retail news in context, analysis with attitude

The Financial Times has an enormously entertaining - and oh so British - analysis of Tesco's troubles with the context of the broader retail business and even the history of the British empire, which you can and should read here.

An excerpt:

"Retail is not just detail. Complacent and obsessed with their own rivalry, the UK’s big supermarkets have been to slow to adapt. The traditional family has been fragmenting, increasing casual and lone dining. The economic slowdown has made shoppers thrifty. More are meanwhile prepared to order food online … Like the family, UK grocering is fissiparous."

Check it out.
KC's View:
Truth be told, I had to look up "fissiparous," a word I did not know and, to the best of my memory, had never seen before. (The definition, for those in the same boat, is "inclined to cause or undergo division into separate parts or groups.")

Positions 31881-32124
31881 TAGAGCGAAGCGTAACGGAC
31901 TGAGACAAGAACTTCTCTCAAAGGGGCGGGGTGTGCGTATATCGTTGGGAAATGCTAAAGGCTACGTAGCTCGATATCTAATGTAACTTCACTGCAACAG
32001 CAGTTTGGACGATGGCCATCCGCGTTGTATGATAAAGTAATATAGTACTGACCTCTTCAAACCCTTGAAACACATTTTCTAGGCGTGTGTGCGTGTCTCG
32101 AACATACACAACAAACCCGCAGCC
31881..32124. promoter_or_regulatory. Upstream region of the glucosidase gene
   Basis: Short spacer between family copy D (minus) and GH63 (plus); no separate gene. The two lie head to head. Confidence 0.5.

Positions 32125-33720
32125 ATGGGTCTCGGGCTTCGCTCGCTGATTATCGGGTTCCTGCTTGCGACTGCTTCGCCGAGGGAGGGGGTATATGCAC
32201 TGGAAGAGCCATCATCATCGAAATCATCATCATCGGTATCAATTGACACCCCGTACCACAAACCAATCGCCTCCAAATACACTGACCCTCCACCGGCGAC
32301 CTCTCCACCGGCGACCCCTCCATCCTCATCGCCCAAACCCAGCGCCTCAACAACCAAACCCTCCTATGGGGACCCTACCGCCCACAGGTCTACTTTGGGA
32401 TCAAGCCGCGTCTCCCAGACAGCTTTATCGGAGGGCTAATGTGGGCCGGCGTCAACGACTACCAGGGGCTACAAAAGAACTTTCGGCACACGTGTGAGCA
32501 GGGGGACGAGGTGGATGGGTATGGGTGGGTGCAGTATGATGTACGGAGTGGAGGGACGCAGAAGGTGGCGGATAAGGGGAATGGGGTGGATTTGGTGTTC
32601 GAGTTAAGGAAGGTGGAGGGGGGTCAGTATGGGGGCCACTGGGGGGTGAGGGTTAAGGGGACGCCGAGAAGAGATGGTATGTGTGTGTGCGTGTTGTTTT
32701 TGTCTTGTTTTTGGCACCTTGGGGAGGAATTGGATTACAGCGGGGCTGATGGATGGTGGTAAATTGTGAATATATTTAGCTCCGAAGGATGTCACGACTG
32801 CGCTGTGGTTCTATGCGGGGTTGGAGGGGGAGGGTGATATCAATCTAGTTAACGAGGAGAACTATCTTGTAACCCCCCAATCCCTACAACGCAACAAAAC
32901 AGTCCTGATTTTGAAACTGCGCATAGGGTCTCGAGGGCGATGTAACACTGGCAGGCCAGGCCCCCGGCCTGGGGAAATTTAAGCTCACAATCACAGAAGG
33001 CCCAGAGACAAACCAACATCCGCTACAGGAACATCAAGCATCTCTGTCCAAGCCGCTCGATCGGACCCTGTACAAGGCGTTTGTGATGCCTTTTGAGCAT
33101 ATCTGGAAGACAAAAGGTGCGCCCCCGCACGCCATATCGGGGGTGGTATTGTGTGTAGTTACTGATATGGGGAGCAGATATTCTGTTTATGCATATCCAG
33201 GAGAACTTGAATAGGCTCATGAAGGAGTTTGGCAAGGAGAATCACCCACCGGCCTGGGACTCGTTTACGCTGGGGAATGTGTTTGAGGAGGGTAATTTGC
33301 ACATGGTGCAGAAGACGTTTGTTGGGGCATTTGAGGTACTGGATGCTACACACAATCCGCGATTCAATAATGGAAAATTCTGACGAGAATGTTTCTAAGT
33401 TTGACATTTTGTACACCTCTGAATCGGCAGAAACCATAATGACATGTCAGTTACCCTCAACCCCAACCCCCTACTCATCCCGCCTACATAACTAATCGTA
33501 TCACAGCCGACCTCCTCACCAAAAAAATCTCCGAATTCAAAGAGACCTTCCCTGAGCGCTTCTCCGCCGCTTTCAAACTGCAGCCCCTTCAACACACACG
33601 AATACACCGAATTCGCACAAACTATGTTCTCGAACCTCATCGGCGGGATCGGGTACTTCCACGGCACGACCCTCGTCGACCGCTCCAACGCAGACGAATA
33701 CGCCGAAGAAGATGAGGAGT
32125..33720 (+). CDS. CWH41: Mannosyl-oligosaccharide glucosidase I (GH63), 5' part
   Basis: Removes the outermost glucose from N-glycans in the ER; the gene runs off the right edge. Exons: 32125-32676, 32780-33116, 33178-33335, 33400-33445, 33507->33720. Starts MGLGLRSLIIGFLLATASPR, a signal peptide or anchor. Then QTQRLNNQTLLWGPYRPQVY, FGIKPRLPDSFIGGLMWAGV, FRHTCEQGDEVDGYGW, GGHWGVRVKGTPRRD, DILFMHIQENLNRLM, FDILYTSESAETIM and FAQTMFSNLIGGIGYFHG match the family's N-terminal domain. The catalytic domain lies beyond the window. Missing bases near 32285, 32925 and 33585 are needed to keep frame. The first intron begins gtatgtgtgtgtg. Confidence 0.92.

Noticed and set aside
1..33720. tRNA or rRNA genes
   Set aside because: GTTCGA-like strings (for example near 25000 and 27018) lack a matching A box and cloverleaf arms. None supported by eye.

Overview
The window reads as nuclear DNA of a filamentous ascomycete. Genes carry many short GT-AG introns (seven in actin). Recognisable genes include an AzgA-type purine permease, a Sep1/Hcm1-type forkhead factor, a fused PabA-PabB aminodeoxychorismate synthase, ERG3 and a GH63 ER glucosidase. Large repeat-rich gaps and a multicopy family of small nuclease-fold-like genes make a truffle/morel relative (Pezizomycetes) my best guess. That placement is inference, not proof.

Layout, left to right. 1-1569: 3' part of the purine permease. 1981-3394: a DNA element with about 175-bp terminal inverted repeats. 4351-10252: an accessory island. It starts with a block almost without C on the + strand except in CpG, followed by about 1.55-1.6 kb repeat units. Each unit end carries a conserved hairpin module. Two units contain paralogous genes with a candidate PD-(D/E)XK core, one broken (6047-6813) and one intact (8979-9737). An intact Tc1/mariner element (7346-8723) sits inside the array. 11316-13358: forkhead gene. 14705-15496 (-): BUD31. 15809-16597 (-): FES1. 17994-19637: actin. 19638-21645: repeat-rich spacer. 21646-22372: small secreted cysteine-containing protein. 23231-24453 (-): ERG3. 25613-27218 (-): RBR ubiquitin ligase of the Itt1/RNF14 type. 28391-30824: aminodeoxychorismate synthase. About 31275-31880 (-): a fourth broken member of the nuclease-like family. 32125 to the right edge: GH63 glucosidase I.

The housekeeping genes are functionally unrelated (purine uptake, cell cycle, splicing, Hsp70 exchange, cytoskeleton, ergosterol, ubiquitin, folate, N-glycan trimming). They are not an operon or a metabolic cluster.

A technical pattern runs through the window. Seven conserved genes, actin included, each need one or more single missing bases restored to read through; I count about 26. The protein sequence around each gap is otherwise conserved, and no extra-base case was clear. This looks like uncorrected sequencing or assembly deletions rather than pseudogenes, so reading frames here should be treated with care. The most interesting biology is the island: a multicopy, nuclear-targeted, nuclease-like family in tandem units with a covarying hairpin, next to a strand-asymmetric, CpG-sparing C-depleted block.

This is just fun reading, especially when they refer to "chief executive Sir Terry Leahy, a Liverpudlian with vision," being replaced by "Philip Clarke, a fellow Merseysider understocked with that commodity," who "bore the curse of succeeding a charismatic boss who leaves just as the market turns nasty."

To save you the trouble….according to Wikipedia, a Merseysider is a person who comes from Merseyside, defined as "a metropolitan county in North West England, with a population of 1.38 million. It encompasses the metropolitan area centred on both banks of the lower reaches of the Mersey Estuary, and comprises five metropolitan boroughs: Knowsley, St Helens, Sefton, Wirral, and the city of Liverpool. Merseyside, which was created on 1 April 1974 as a result of the Local Government Act 1972, takes its name from the River Mersey." (So, I guess, the Beatles were Merseysiders?)

I love it when I learn stuff like this. I guess I'm just a sucker for an educational experience.